In late July a mix of sand and rain blows towards Tom’s Thumb and the McDowell Mountains, meaning there was only one place you’d find Trixie: under the covers of our bed, hiding until the monsoon passes. The second picture was taken at sunset a few days later in more cat-friendly weather. With the arrival of October she’s safe for another year, as the winter rains tend to be a lot more gentle.
A fire had burned through the area, stopping at the trail which must have acted like a firebreak. This young saguaro looked fairly normal as I came down the trail but as I looked back I could see it was badly burned on the other side, and I suspect completely burned on the side I couldn’t see. It’s hard to hike through a burned area, partly because saguaros feel almost human, so I try to take a picture that pays tribute or offers hope. The split on the far right reminded of a wound that had been stitched closed, the burned areoles of gas masks, the green in the pleats of nearly dry riverbeds, the brown of a barren and broken earth. But despite the heavy damage it lived.
This was in February but I’ll go back up to check on it sometime soon now that the weather is cooling, there’s some elevation change in this hike and I’m not willing to risk it in the heat. Here’s hoping this one survived. And that I can find it again, this was my second visit to it and it took me a while to find it as it was further down the trail than I remembered.
One of my favorite moments is when the rising sun first sweeps its light across the desert. I’ve played around with different ways of photographing it on days off when I manage to get up before sunrise, which is rare these days. I love simple scenes and when we moved here made a mental note to photograph this one next to the trailhead, only to realize the other day I had never done it. I thought I’d prefer the scene when it was more strongly lit but my favorite three images were over a 40 second span when the rising sun just fell upon the boulder and tree and left the foreground in shadow. At the moment this is my favorite of those three.
Taken last year on July 4th with the light fading as the sun slipped below the mountains, a white-winged dove enjoys saguaro fruit before calling it a night. I had planned to focus on saguaro flower and fruit photography this year but life had other plans. I wasn’t able to do much hiking this spring or early summer, and while the saguaro in our front yard blooms it only does so up high and regardless didn’t produce much fruit this year.
This American kestrel invited me over for dinner but I had to make my apologies lest I spoil my appetite. The white streaks running down the saguaro are not damage but rather show she’s been painting a favored perch. I suspect the rodents of the desert will be like the Townsend’s voles of the Pacific Northwest, animals I see but only manage to photograph when something else is eating them.
Early on a spring morning before my hiking came to a screeching halt, I saw a great horned owl sleeping in a palo verde on my favorite trail. I knew I’d have a better look a little further up but as the trail undulated up the hill my view of the owl was blocked and when I popped out in the spot where I expected to see it again, I could find no owl.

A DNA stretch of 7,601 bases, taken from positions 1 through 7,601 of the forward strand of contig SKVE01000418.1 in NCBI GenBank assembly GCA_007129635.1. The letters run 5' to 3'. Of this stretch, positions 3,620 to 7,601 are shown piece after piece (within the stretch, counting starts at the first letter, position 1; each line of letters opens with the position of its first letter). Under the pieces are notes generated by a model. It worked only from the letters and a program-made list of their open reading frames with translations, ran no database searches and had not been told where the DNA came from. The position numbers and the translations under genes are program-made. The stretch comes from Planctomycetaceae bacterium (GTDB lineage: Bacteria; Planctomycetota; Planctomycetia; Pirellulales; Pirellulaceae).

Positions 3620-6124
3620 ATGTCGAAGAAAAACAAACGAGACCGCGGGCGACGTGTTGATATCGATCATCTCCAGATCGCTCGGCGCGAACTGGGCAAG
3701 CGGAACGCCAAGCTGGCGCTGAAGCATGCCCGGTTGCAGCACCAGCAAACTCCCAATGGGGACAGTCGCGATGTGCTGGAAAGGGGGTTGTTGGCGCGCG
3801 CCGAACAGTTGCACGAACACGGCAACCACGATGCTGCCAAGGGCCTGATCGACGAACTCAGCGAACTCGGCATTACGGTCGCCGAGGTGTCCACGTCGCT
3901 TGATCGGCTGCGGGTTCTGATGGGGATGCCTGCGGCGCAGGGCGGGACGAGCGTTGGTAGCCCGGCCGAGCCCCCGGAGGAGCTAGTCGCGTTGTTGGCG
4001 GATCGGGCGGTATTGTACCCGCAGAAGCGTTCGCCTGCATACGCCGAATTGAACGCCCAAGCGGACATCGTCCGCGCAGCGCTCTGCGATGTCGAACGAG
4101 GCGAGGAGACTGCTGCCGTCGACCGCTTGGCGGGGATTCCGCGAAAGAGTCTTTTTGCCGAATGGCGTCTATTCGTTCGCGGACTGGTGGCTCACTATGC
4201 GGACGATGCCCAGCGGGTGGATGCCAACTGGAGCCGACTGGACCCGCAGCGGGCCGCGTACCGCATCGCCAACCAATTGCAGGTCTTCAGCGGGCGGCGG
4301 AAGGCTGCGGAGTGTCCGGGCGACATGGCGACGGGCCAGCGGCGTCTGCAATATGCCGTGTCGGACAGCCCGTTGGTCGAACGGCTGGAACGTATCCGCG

They fly silently but I thought it unlikely it left its perch given its sleepy mood, so I backtracked down to where I first spotted it and immediately relocated it. Back I went up the hill and once more the owl disappeared. This repeated a few times until I was finally able to not only relocate the owl but place it as I had hoped, with saguaros in the background. Thankfully only the owl was witness to my ineptitude and if it noticed it didn’t feel the need to rub it in.
I haven’t been up for a sunrise hike lately but that doesn’t mean I haven’t been up, just a bit too knackered for a short drive to the trails. I have kept up my usual wanderings around the yard at night, yielding sightings of Sonoran Desert toads each of the past two nights, and two tarantulas in the previous weeks. Our sprawling cactus out front has gone nuts this year with a dazzling display of flowers, but since they only bloom at night I have to try and grab a few shots in the morning if the bees aren’t too active, which is why I’ve been getting up early.
That’s meant I’ve been up a few times when my wife took Bear on his sunrise walk and I was able to join them for the first time in months. While he still needs improvement with people and dogs he feels like a different dog compared to when we adopted him, the training has helped tremendously. I had him pose at the end of the cul-de-sac as the sun rose with Troon Mountain in the background.
Though house finches have been backyard birds for me everywhere I’ve lived, I love seeing them out in the desert proper as it boggles my mind that they thrive here. I’ve only been out for a few hikes since the early spring and before that was mostly doing macro shots, so my bird photography has gotten rather rusty and I didn’t set up the camera properly so I was delighted some of the pictures came out.
It’s perched on a compass barrel cactus, surrounded by fruit, though because it isn’t juicy and pulpy it doesn’t invite the feeding frenzy that saguaros do. We have a couple of barrels in our yard and I’ve noticed birds like woodpeckers and thrashers poking holes in the fruit to get at the seeds inside. I wondered if some of the other birds would like a crack at them so I took some of the ripened fruit and broke it open by hand and laid it in the backyard.
The next morning a huge family of quail came in and it was like Christmas and Easter combined, a little group would find one of the fruits and they’d dance around and fervently gobble up the seeds, then they’d walk around the yard and find another until within minutes all of the seeds had been consumed. I repeated the experiment last night and by this morning all of the seeds were gone.